The shift of the automotive industry to more sustainable powertrain technologies is opening up opportunities for new technologies. We asked Kevin Baughey, 3D Systems’ transportation segment leader, to give us his views on the increase in uses for additive manufacturing, and what this means for designs
The transformation taking place across the automotive and transport industry is broader than just the propulsion system, it is a change in the overall driving experience including autonomous or semi-autonomous driving as well as the associated vehicle to vehicle (V2V) and vehicle to infrastructure (V2I) interactions that provide a significantly expanded customer experience and value potential.
These have been driven by a series of global consumer, business model, and regulatory shifts in the past decade that are impacting the fundamental nature of the automotive mobility space.
One of the first things we must understand is that a transformational change like this means that all aspects of the automotive development, production, delivery, and service business will be impacted, and those that embrace this change and look to capitalise on the opportunities created will thrive.
A grave error would be viewing these as incremental activities and costs that must be added onto existing processes, creating additional overhead on an already competitive business with relatively thin margins. The service industry is often one of the last automotive business segments that are thought of regarding the industry transformation that is happening, however, in this case, it is arguably the segment that is the centerpiece of the transformation.
The automotive service industry happens to directly align with the portion of the automobile’s lifecycle that equates to the customer experience. Like all recent industry transformations related to new technologies and innovations, the consumer and the ecosystem are the levers to deliver value and drive additional growth.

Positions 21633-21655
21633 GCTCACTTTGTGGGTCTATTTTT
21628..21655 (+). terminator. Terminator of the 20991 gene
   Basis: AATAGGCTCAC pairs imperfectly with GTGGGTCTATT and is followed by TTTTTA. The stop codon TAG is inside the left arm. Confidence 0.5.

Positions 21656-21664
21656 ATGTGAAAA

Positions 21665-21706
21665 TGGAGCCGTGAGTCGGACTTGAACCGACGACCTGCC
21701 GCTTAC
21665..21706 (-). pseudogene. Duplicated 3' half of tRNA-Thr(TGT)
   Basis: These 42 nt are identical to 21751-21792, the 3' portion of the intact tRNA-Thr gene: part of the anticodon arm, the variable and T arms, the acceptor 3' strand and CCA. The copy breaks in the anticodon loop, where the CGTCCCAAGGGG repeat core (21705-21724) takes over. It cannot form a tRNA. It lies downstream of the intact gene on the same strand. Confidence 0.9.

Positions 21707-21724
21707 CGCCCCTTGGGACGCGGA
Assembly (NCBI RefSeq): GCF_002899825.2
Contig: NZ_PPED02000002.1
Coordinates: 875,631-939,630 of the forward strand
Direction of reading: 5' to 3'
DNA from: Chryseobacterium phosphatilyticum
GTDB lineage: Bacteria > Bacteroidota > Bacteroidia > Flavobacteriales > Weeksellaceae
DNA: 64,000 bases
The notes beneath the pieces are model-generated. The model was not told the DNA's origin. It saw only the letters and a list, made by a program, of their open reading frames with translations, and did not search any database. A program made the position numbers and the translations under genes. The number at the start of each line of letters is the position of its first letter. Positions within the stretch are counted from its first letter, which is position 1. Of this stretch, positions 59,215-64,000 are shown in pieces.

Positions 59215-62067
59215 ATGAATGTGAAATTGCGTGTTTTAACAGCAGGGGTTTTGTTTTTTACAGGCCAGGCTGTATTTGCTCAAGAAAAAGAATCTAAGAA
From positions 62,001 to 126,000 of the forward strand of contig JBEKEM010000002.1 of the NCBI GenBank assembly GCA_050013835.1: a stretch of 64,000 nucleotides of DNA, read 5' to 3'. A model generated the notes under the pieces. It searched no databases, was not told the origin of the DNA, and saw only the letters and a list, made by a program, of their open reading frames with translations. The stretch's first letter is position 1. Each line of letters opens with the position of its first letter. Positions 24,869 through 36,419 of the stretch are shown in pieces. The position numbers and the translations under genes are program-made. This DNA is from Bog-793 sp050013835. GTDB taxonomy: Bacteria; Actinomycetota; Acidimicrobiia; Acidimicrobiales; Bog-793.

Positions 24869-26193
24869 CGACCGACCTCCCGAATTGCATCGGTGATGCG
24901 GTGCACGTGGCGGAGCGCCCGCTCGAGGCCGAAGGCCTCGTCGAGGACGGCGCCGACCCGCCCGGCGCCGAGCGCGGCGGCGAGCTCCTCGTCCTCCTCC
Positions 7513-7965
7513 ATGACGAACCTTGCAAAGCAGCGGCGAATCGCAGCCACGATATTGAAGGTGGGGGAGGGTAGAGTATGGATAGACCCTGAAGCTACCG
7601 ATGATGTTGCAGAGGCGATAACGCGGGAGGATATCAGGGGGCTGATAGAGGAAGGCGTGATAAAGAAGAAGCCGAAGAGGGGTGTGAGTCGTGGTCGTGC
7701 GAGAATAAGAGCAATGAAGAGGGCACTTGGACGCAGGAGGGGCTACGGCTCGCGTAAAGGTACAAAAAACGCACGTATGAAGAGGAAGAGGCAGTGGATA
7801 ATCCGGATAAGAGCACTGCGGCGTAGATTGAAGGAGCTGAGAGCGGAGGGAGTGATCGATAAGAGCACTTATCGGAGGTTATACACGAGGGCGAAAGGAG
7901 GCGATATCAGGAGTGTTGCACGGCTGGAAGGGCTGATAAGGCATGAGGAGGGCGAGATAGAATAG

In recent industry transformations, the ability to deliver innovation after the initial point of sale is fundamental – driving the emergence of new audio/video media streaming ecosystems, creating shifts in aircraft engine business models from selling engines to selling flight time, to the emergence of ride-share and home rental marketplaces.
These illustrations indicate how the automotive service industry is at the forefront of driving the electric vehicle and autonomous transformation happening in the mobility industry.
Drawing parallels to other transformations of this kind, there are certain characteristics that should be considered to effectively capitalise on the expanded value. The transformation in business models for industries that are leveraging a digital transformation includes some of the following characteristics:
- Crowd economies: More and more industries are seeing decentralised funding and in many cases decentralisation of assets. Consider Airbnb and VRBO are now the largest hotel chains without actually owning real estate
- Decentralised and Autonomous Organisations: Functions and activities that have traditionally been housed in the four walls of a single organisation are now found in many interconnected activities given the ability to collaborate, share, and streamline connections
- Transformation Economies: Markets are shifting from product- and service-based models to experience-based models. In this case, the shift is from buying a car to purchasing a ‘mobility experience’
- Closed-loop Economies: The viewpoint of the experience is from cradle-to-cradle rather than cradle-to-grave where the expectation is for zero waste
One of the key enabling technologies that provides an accelerator for these transformations is additive manufacturing. The technology has transformed since its inception in the ’80s with the incorporation of many technologies as well as a broad range of materials, and a much simpler interface for ease of adoption.